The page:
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Journalist Louis Rom This work has been published in the Teen Ink monthly print magazine.

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   What are some
positive and negative aspects about being a
journalist?


I'll give you the bad news first: The downside,
typically, is mediocre pay and long hours, but the long hours, if they're your choice, you can deal
with. But when you put in long hours because your bosses put unrealistic demands on you, or simply
try to exploit a young and upcoming journalist, it can be discouraging. Also, most editors talk a
great game about striving to be the best, delivering the truth and chasing the stories that matter,
but too often marketing ( i. e. penetration levels and single-copy rack sales), take precedence over
the effort to deliver the truth.

Good points: If, like me, you persist amid all
the above, in a number of years you should find yourself in a pretty enviable position - having
a job that actually matters, that helps effect change, that lets you be a watchdog and that allows
you to be the voice for those with no voice. I love my job. And, unlike most so-called veterans, I
would recommend it to anyone who cares about truth, fairness and justice. This can be an
overwhelmingly satisfying job - I have written stories that were, in part, responsible for putting
criminals behind bars, ousting crooked public officials from office and freeing wrongly
accused murderers. How many other careers offer excitement like
that?


What high school courses did you take? Are there any
you recommend?


Take all the language and literature courses you can,
and, even if you hate it, take history. Some of the best writers out there are great historians -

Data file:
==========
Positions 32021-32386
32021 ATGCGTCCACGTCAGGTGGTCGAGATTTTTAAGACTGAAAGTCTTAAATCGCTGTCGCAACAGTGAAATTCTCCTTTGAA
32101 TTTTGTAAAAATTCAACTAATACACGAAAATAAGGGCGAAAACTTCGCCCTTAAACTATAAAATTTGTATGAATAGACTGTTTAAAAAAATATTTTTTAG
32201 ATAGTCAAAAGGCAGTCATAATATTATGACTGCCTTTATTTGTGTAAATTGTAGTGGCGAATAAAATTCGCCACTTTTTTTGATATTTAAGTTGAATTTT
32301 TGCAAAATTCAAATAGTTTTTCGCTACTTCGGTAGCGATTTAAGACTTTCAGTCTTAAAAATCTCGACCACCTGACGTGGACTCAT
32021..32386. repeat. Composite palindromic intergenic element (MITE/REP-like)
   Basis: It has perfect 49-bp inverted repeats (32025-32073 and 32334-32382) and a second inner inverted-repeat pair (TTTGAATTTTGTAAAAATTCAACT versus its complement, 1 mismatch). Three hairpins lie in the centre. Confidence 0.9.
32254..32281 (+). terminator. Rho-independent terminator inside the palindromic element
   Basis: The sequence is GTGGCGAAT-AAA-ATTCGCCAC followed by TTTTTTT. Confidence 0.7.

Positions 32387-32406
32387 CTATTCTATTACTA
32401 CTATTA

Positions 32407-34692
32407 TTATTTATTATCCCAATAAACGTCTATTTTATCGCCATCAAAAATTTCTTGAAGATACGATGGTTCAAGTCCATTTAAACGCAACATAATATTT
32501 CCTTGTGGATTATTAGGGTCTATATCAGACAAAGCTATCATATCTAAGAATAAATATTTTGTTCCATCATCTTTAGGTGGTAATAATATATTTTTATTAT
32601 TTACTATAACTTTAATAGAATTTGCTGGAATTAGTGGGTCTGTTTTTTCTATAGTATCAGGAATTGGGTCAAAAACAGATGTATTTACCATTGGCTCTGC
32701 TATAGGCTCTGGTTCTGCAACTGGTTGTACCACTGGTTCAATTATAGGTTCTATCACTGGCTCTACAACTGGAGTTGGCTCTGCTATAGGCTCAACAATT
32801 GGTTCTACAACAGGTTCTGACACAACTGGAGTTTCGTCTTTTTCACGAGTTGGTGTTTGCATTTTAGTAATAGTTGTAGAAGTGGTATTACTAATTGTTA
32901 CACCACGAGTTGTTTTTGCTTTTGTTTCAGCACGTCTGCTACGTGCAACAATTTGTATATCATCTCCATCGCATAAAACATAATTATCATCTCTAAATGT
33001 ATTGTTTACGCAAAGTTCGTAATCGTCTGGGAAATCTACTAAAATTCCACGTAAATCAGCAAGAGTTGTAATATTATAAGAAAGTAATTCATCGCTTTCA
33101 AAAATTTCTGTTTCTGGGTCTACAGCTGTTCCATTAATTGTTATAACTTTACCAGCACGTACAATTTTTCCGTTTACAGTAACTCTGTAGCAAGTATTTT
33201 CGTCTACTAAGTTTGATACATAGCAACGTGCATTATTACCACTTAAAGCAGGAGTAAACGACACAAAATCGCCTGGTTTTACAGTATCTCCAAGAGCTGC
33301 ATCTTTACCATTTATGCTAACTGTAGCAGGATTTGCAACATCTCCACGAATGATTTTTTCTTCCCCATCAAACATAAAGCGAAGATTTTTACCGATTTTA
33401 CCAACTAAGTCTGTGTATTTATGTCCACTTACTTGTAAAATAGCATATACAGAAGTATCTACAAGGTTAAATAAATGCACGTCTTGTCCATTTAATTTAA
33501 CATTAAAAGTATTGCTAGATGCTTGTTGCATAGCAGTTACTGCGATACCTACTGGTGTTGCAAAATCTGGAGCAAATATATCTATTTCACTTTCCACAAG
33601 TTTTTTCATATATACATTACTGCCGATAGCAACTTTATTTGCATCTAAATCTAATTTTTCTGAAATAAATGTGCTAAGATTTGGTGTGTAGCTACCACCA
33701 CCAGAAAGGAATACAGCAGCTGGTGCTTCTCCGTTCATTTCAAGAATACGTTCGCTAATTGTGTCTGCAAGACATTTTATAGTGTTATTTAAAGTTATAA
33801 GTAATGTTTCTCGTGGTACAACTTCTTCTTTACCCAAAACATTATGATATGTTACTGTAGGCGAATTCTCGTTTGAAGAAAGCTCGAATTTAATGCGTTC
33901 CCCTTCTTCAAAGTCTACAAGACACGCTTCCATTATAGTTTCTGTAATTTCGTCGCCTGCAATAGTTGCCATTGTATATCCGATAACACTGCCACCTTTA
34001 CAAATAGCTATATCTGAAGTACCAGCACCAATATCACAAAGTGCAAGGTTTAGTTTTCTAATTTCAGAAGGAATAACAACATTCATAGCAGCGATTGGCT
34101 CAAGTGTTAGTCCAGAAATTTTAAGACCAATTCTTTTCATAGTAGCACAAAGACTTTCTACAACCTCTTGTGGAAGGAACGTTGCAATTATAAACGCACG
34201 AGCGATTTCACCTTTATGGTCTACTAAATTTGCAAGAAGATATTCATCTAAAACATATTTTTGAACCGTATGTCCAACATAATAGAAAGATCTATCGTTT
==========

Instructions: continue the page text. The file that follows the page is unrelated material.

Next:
having a wealth of knowledge to help put current events into historical context is invaluable.
Journalism courses, if available are fine, too, but will do little to help you land in a good
college or get a job later.


How difficult or easy was it to
get the job of your choice?


The job I have now is the closest
thing to "the job of my choice. " It's been a long road, one at times that I
thought was taking too long, but in retrospect, I think I arrived here within a reasonable time
given my talent and work ethic.


In a few years, what do you
think the job market for aspiring journalists will be like?


With the
Internet expanding almost exponentially, I think there should be plenty of jobs for willing and
capable journalists. I hope the most talented folks go online, so I can move up faster in the print
business, which I love.


What colleges do you recommend for
strong programs inj ournalism and communication?


The University of
Missouri; University of Florida, Gainesville; and Columbia University. And, though I'm not too
familiar with the West Coast, you may want to check out UCLA and
Stanford, too.


Is there any advice or final comments you
would like to give me?


If you've ever thought about entering politics,
but were discouraged by what seems to be the inevitable corruption that takes place, become
a journalist. Our goals are similar: serve the people and better our community. Journalists,
however, rarely face the ethical dilemmas that politicians do - the money's just not
there.



This work has been published in the Teen Ink monthly print magazine. This piece has been published in Teen Ink’s monthly print magazine.




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